3 Interviewing Techniques for Finding Conscious Leaders

November 15, 2017

5:00 pm

Hiring is one of the most complex—and crucial—elements of running a business, and that only becomes more evident as companies grow. After all, the best employers are looking for talented individuals who can not only execute day-to-day tasks and bring new ideas and strategic thinking to the table, but also fit into the company culture and uphold its core values. You know, the conscious leaders who can take their organizations to the next level. Finding them is by no means an easy task, and yet it can be a major difference-maker in a company’s success.

My company WebPT has been around for nearly 10 years now, and during that time, we’ve hired more than 300 people. While not every hire has been a win, and we’re still learning and adapting our hiring process as we grow, and we’ve managed to maintain a very high employee retention rate (approximately 96 percent). So, I know we’re doing something right. No one makes the perfect decision with every single hire, but there are several ways to ensure you have a higher ratio of wins than losses––and it starts with having a solid process in place. Here are three steps to get you started:

Adopt a Layered Interview Approach

People frequently ask me exactly how we’ve maintained such a close-knit culture as we’ve grown to hundreds of employees (and tens of thousands of customers), and while it’s a combination of several things, it ultimately comes down to a steadfast commitment to our core values—and hiring for culture first. We have a set of eight team commitments that serve as our North Star—and as a guidepost for identifying potential new hires who share the same values we do. These commitments very much shape each layer of our hiring process. After all, you can teach skills, but you can’t teach cultural fit.

Before the Interview

It’s important to have the criteria, goals and expectations of the position before you even begin the interview process. This will shape the questions that will be asked during the interview. This goes beyond the job description. It’s the vision for the position –– what is this person expected to do in his or her role? The interview needs to be as in depth as possible. In essence, the goal is to peel back the layers to get to the true person that will be showing up to work on day 1 and if they align with the vision you’ve mapped for that role. Once the vision and goals are established, divide up the areas for questioning amongst your team and get them involved in the interview process. This could be based on chronological order or areas of expertise.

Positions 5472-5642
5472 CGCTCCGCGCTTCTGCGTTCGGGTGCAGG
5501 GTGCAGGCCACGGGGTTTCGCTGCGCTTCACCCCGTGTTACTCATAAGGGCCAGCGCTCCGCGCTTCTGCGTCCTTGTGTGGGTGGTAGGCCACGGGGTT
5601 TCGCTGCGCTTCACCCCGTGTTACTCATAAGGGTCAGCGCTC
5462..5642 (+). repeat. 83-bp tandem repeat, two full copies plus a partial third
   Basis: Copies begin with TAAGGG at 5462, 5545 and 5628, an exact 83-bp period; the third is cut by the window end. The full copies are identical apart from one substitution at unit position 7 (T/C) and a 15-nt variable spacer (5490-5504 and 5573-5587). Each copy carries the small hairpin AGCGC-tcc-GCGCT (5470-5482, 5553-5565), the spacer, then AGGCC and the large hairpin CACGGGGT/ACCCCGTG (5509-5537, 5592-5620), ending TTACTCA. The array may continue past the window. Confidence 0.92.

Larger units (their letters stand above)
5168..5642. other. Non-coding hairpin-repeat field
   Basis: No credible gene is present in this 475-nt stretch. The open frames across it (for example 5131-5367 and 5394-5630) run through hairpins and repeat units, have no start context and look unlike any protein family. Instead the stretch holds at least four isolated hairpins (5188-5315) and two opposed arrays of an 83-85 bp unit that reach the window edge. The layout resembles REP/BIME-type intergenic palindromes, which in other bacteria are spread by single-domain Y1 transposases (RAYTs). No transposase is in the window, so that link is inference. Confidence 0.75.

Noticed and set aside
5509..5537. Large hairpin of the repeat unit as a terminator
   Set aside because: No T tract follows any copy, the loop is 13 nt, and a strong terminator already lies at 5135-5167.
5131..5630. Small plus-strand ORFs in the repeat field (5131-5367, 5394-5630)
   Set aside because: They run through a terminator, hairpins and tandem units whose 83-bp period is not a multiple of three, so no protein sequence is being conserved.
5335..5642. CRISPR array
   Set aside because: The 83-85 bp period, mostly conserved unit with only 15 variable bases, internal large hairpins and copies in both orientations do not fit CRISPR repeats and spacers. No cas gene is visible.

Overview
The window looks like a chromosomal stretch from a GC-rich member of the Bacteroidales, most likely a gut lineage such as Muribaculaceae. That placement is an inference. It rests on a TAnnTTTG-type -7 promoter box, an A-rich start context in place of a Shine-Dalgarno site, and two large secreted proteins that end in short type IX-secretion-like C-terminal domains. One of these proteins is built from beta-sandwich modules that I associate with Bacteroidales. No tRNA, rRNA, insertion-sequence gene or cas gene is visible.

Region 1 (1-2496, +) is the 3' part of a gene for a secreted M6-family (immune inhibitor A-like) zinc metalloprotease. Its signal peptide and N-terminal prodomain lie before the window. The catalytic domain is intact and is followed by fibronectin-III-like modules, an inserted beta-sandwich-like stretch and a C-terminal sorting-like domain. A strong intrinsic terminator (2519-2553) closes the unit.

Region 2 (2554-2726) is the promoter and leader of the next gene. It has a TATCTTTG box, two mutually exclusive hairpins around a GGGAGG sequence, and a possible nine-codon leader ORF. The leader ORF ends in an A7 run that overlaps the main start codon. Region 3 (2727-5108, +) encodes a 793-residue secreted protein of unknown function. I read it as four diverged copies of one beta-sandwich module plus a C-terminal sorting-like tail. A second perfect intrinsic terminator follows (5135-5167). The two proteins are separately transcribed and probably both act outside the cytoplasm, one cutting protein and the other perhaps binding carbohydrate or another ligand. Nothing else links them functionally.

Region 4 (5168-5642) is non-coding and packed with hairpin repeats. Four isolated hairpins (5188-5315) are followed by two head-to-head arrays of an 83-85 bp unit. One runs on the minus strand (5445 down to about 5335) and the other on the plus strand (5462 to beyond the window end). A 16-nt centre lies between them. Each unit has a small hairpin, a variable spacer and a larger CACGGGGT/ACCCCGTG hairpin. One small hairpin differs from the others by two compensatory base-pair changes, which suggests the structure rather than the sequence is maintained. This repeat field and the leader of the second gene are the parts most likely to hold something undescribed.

Get Everyone Involved

Dividing the questions amongst the team will ensure you cover more ground and eliminate overlap with each interview. The goal of the questioning is to find patterns. As an example, our applicants typically begin their interview journey by speaking with our in-house recruiter, who vets their qualifications and gets a feel for who they are through the lens of our culture commitments. If they progress on, they’ll complete an interview with a hiring manager, then meet the team with whom they’d potentially be working.

The team meeting is vitally important, as these are the people who will be in the trenches with the candidate day in and day out; so, it’s essential everyone gels. To break free from the artificial bonds that a structured, in-office interview can sometime create, we usually hold this team meeting over a happy hour or some other activity outside the office. We’ve found that when candidates are in a more relaxed state, we’re able to see a more accurate representation of their character. If everyone on the team gives the thumbs up, then the candidate will usually meet with the VP to whom they will report. Then, if everything goes well, they’ll receive an offer letter.

Trust Your Team